Fossil Sequoia Leaf
This is a fossil specimen of a Sequoia leaf from the Allenby Formation, near Whipsaw Creek in southern British Columbia, about 20 km south of Pemberton.
The Allenby Formation contains shales that were deposited between 52.5 and 48 million years ago and allowed for preservation of delicate plants and animals such as this leaf.
These deposits are ‘fluvial’, meaning that they formed in river environments. These shales were likely deposited in small, overgrown lakes and ponds on a floodplain, and the lack of oxygen in the still waters prevented decomposition of the animals after they died and sank to the bottom of the lake. Species of the genus Sequoia (sometimes grouped with or synonymous with the genus Taxodium) were well suited to wet environments like the one prevalent when the tree that produced this fossil was growing.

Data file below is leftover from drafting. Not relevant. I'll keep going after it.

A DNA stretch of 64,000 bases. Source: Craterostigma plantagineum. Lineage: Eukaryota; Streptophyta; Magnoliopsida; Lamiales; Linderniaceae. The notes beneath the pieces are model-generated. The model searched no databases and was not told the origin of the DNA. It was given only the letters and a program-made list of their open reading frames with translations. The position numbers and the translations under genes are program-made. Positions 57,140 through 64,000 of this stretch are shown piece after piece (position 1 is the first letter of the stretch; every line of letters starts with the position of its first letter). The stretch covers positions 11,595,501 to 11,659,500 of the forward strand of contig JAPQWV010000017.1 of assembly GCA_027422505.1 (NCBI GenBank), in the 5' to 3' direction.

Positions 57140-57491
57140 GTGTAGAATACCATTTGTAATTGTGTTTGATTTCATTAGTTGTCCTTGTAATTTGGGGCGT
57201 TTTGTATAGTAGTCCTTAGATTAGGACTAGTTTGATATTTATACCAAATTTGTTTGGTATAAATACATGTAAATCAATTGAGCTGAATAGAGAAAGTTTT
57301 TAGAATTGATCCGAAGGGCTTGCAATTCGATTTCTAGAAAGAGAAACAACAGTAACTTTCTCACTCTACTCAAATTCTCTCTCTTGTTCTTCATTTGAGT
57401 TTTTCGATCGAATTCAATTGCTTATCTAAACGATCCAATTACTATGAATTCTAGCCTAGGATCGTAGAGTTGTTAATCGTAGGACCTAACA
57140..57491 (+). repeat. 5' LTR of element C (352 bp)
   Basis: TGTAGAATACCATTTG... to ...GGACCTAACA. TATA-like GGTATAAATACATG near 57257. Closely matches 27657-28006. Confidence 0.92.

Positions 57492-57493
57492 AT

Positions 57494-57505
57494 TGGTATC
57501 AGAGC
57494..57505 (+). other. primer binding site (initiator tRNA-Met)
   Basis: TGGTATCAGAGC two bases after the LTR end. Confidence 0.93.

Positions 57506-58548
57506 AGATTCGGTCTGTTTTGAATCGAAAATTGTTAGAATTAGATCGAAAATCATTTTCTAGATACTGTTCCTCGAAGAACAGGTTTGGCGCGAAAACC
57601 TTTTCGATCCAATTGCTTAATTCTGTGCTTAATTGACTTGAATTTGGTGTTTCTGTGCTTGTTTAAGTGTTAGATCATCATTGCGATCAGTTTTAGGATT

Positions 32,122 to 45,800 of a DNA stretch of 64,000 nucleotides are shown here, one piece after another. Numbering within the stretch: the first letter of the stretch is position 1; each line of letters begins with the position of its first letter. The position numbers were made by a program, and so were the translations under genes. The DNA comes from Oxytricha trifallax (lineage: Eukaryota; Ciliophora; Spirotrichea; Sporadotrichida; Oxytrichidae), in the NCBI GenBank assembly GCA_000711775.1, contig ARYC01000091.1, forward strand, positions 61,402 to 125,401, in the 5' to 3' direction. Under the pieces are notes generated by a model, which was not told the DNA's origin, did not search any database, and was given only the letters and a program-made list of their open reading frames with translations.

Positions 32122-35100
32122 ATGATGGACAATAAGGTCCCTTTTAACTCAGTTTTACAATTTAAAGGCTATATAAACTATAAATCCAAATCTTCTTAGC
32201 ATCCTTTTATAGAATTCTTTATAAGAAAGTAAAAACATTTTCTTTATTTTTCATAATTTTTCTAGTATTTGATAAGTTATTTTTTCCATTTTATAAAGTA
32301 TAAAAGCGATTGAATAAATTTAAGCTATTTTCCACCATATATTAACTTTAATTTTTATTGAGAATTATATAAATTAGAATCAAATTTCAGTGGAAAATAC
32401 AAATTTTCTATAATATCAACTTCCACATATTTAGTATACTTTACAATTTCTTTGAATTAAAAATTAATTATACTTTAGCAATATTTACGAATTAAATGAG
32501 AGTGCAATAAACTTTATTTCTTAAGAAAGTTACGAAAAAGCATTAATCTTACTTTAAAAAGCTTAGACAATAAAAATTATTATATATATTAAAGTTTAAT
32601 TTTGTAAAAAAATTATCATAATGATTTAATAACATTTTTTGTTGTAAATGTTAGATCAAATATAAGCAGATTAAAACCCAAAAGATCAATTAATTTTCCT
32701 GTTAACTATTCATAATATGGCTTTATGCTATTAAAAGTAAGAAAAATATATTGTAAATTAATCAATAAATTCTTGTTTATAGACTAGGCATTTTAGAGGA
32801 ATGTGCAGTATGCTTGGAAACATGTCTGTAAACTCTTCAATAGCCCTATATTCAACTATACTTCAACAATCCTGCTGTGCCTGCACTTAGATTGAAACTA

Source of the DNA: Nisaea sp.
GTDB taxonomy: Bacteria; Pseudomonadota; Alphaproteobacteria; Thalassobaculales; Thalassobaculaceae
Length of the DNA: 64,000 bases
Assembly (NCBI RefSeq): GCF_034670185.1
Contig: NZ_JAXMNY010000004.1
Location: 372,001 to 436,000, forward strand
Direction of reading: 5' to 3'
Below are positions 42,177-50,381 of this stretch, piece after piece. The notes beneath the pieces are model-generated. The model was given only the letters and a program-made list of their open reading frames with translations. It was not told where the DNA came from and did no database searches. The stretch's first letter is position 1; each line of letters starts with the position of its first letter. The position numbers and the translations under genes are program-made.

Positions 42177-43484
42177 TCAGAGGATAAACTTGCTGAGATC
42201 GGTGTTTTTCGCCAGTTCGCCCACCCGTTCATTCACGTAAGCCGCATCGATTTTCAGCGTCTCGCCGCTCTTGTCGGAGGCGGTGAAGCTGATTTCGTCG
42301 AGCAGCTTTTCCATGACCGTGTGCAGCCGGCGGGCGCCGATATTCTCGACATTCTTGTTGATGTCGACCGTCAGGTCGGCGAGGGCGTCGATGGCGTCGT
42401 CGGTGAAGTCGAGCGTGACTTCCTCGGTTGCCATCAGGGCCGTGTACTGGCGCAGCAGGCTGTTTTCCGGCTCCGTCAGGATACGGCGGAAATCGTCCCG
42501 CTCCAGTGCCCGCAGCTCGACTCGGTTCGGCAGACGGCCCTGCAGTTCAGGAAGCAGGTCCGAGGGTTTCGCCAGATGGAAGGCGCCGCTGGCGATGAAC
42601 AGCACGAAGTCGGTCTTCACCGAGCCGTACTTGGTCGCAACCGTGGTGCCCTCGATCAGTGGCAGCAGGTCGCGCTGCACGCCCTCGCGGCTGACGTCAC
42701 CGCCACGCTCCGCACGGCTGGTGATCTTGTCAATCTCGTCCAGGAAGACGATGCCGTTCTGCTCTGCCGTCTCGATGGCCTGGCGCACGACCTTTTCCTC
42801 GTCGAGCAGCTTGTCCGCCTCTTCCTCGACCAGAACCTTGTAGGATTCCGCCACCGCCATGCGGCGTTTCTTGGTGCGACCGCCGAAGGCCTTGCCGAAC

Preservation of large amounts of plant material in this same environment also formed the coal seams associated with this area of British Columbia.
Store: Association for Mineral Exploration (AME)
Accession #: AME 918s
Primary Mineral: Fossil Sequoia Lead
Secondary Mineral: –
Site Locality: Allenby Formation
Location: Whipsaw Creek, British Columbia
Special Features: n/a